Monday, August 02, 2010

Reverie on the American Nightmare

Reverie on the American Nightmare

By Tom Bearse on Aug 2, 2010 5:36 PM EDT

I found the Financial Times story cited by maha, to which puddle linked, emotionally wrenching.

I was downtown today, walking by other downtown workers in the skyscrapers, on the sidewalks and along the skywalks and, viewing each one, thinking how insignificant they were. No business, or a scant few, sees any value in an employee anymore, regarding them only as fungible assets to be cast adrift as the economic climate demands. I felt like a useless cog, too.

There was a time when I worked in the City-County Building and saw daily these people who worked in offices like the Council research office or the City Budget Department or the Neighborhood Planning Committee, all civic minded agencies who worked in an era when attention was paid to such matters. They were accountants and midlevel bureaucrats who lucked out and caught on with a city or county office, obtaining steady jobs with benefits and pensions. I used to think to myself they were like ghosts, occupying positions in agencies from a bygone era, soon to lapse into extinction.

Now I am starting to feel like a ghost, a strange sensation when I think back to the late 60's. I was preparing for college and the idea was bracing. I thought of myself as about to wade into a huge wave of progressivism and activism, left like the wake of the Great Society and the Civil Rights movement. The corny old world of close-minded, 9 to 5, colorless, grey flannel bureaucrats from the suburbs would be drawing to an end, and endless possibilities for social progress seemed to lay ahead.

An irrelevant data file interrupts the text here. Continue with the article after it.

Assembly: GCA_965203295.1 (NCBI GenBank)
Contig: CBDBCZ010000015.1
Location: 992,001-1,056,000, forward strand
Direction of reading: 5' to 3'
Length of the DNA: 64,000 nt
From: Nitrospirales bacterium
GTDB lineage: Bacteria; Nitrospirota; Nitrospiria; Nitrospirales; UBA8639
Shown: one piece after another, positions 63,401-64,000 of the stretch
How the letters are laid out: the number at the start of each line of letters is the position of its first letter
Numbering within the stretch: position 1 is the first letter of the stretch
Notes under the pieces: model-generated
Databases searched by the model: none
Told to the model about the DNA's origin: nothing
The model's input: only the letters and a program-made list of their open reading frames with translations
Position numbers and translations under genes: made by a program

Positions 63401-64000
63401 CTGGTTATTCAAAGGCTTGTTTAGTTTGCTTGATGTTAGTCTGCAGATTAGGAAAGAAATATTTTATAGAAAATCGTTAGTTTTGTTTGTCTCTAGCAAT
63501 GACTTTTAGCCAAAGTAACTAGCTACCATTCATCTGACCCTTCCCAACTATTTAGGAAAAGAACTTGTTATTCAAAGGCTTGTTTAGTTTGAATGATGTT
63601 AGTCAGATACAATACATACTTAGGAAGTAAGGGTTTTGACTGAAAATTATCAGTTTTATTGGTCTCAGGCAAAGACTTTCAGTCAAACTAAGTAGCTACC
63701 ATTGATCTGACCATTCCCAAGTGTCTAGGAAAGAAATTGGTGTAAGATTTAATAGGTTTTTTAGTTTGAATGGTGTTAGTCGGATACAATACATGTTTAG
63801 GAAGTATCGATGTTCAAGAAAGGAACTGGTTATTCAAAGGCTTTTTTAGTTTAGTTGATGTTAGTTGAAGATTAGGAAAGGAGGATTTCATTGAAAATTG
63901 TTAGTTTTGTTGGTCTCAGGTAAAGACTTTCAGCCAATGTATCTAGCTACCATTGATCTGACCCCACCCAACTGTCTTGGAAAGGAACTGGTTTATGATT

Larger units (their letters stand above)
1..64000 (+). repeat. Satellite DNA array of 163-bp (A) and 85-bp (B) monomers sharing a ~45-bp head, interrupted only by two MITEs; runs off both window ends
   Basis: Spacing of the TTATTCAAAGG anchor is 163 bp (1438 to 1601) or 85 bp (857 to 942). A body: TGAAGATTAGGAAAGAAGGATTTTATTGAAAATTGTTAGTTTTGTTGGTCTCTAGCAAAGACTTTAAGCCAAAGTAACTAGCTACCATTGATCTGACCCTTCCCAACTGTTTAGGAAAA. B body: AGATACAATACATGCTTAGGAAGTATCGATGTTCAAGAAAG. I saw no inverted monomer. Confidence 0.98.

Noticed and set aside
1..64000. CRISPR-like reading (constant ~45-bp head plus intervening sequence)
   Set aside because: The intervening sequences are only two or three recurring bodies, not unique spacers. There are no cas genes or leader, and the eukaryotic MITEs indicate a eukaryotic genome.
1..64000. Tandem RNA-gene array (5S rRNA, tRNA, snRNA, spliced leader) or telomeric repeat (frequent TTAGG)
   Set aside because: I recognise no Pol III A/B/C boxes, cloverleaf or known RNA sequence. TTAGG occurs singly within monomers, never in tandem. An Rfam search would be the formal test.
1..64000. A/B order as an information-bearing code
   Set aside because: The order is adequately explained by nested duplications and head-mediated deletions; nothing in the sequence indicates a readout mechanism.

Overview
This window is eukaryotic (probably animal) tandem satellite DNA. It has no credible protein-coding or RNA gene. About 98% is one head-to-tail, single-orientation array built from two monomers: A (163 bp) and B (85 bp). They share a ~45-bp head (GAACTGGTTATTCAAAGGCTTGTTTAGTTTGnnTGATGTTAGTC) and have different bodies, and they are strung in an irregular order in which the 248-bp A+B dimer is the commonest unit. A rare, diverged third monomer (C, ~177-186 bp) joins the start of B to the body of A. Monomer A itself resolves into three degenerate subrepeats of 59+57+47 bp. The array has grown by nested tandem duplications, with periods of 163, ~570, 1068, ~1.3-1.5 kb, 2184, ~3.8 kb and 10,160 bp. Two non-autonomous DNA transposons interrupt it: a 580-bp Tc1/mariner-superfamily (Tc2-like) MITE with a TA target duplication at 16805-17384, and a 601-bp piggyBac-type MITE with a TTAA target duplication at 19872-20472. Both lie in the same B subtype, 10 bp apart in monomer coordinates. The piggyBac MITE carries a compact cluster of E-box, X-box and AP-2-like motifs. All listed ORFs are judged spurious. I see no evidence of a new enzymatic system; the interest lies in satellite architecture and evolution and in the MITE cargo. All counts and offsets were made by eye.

I look back at it now, and I think of all those peace and love hippies I matriculated with as the CEO's, bankers and business moguls of today who have managed to destroy a generation's work in establishing collective bargaining rights, medical benefits and pensions for workers, leisure time; all the trappings of the American Dream from the black and white TV shows of my youth, for a return to the Gilded Age. They control the capital, and have erased all the gains made by average working people to accumulate even more of it. It's pretty obvious by now how far backwards in time we're traveling, and it's pointless to deny that we've caused it ourselves.


This is the link the above was in response to:

1 comment:

hannah said...

Yes, I don't think anyone imagined that in promoting equality we were setting in motion an agenda that would make everyone equally deprived. But, that's because we also didn't realize that there's a significant population of people who feel good when they can compare themselves to someone who has less. They perceive the lesser evil to be good.
Perhaps it's because they're bi-polar and really can't perceive more than two sides to everything.
Who knows where the either/or perspective comes from. But, for some reason it got enshrined in our economic analysis. We've got a lot of error to reject.
But, I think it would help not to take it personally. When we focus on the effect, it's hard to do anything about the cause.
If people are bi-polar, we just have to keep them out of positions where they make decisions.